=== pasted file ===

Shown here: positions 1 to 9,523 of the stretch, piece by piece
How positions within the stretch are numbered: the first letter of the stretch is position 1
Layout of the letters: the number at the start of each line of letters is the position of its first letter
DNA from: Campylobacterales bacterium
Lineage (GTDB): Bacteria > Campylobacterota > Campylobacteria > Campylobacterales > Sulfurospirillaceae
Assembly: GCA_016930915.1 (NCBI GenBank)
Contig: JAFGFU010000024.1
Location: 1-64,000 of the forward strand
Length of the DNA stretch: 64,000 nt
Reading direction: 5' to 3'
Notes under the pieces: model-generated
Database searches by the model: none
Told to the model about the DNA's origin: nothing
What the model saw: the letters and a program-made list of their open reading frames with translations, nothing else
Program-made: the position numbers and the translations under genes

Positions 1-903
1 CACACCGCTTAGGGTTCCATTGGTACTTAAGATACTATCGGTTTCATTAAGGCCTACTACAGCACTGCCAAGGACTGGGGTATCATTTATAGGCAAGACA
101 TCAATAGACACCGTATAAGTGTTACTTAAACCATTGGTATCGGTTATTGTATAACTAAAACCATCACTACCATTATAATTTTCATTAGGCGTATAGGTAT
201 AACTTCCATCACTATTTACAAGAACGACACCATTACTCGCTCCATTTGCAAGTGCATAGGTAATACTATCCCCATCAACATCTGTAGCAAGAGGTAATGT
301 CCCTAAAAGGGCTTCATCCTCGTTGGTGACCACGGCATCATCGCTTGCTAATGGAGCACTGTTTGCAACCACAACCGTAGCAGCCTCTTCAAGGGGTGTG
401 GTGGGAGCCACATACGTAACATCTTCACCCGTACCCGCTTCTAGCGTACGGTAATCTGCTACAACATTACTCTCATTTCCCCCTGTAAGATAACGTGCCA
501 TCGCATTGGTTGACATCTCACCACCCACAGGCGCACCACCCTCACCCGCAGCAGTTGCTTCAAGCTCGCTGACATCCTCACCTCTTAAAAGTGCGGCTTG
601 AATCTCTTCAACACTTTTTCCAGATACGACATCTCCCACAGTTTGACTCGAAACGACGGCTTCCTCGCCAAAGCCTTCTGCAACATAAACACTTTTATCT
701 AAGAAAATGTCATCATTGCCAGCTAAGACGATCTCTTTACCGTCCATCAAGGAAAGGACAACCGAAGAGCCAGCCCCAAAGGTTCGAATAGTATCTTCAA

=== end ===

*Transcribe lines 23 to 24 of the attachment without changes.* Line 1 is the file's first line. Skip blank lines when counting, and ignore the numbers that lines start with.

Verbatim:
601 AATCTCTTCAACACTTTTTCCAGATACGACATCTCCCACAGTTTGACTCGAAACGACGGCTTCCTCGCCAAAGCCTTCTGCAACATAAACACTTTTATCT
701 AAGAAAATGTCATCATTGCCAGCTAAGACGATCTCTTTACCGTCCATCAAGGAAAGGACAACCGAAGAGCCAGCCCCAAAGGTTCGAATAGTATCTTCAA